• Although India has been critical of the USA military intervention in Libya on the ground that civilians would be affected, its stand on Libya has been more of a realistic one as it has many vested interests in LIbya.
      • Economic : The regime in Libya needs to be a friendly one since Libya is an oil rich country and political instability could affect Indian industrial investments and energy security interests there. Indian companies, especially in the hydrocarbon, power, construction and IT sector, have several ongoing projects in Libya.
      • Diaspora: Considering an estimated 18,000 Indians who work in Libya, it is a considerable contribution to the remittance economy and adds to India’s foreign exchange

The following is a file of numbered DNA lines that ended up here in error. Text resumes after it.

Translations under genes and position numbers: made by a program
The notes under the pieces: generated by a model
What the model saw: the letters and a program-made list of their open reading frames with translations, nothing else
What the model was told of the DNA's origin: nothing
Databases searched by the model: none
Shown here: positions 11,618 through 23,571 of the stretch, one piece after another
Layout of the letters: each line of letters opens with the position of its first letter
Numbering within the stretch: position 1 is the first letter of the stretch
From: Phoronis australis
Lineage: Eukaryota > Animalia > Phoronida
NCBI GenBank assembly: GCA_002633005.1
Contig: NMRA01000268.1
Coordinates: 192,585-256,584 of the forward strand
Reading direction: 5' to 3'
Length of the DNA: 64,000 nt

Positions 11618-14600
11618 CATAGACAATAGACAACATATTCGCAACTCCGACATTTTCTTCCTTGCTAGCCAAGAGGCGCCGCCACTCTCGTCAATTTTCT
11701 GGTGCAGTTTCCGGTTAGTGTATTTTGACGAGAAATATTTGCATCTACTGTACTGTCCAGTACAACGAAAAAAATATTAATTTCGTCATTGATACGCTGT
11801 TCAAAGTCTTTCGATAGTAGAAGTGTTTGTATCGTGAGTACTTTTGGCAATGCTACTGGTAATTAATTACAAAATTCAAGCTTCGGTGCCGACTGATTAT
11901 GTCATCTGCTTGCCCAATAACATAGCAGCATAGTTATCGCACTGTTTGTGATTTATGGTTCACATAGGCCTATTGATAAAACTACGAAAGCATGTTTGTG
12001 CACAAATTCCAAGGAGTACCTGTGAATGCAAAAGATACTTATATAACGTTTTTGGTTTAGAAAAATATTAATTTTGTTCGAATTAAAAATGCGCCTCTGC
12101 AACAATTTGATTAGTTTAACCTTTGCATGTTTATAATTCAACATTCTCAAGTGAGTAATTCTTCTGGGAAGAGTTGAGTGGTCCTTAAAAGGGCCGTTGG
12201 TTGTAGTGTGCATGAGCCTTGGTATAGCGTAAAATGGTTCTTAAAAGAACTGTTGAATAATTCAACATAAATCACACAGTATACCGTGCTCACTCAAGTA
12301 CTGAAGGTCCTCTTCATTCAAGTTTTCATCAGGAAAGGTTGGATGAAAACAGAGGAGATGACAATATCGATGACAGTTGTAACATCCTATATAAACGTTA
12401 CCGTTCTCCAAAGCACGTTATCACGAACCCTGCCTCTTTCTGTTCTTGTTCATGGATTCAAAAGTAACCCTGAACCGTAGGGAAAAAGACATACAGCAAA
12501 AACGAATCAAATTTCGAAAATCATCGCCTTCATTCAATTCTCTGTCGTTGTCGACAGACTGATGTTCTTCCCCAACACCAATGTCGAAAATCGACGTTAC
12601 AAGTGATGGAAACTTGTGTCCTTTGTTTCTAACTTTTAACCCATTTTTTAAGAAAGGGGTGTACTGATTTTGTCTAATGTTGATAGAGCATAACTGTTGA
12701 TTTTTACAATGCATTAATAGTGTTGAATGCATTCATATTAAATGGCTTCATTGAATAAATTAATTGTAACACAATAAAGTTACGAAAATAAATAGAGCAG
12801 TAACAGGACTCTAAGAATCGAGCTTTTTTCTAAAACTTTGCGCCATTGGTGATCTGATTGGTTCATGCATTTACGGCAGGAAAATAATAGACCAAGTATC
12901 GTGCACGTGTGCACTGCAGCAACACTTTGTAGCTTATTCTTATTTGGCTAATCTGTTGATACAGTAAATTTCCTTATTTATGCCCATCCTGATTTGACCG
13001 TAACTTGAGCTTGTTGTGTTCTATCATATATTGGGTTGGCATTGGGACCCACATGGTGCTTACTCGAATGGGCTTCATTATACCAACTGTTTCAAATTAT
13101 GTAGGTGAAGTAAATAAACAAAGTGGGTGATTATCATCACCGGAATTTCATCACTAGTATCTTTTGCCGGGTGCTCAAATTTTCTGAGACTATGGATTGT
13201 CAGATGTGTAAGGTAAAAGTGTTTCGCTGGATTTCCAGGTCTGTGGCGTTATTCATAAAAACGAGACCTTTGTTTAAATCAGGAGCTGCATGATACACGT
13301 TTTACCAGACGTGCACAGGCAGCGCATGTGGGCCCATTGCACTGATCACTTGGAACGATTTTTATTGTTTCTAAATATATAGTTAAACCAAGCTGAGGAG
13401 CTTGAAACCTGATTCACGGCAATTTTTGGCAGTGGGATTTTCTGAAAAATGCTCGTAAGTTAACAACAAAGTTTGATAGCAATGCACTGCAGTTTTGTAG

• Foreign Policy: Supporting western intrusion into sovereignty of a country will not set a good precedent for other third-world countries.

Way Forward

  • Achieving peace in Libya is crucial not just for the country itself but also for stabilizing the global oil market and set a precedent for other such war-torn countries. However, a lasting deal will require political and economic agreements that have proved elusive for years, and cooperation from foreign powers.
  • The western wishful thinking that the exogenous establishment of human rights democracy is possible through expeditionary intervention in domestic affairs of a country needs to end to give way to a more organic building up of trust in democratic institutions and sovereign control.

Source: IE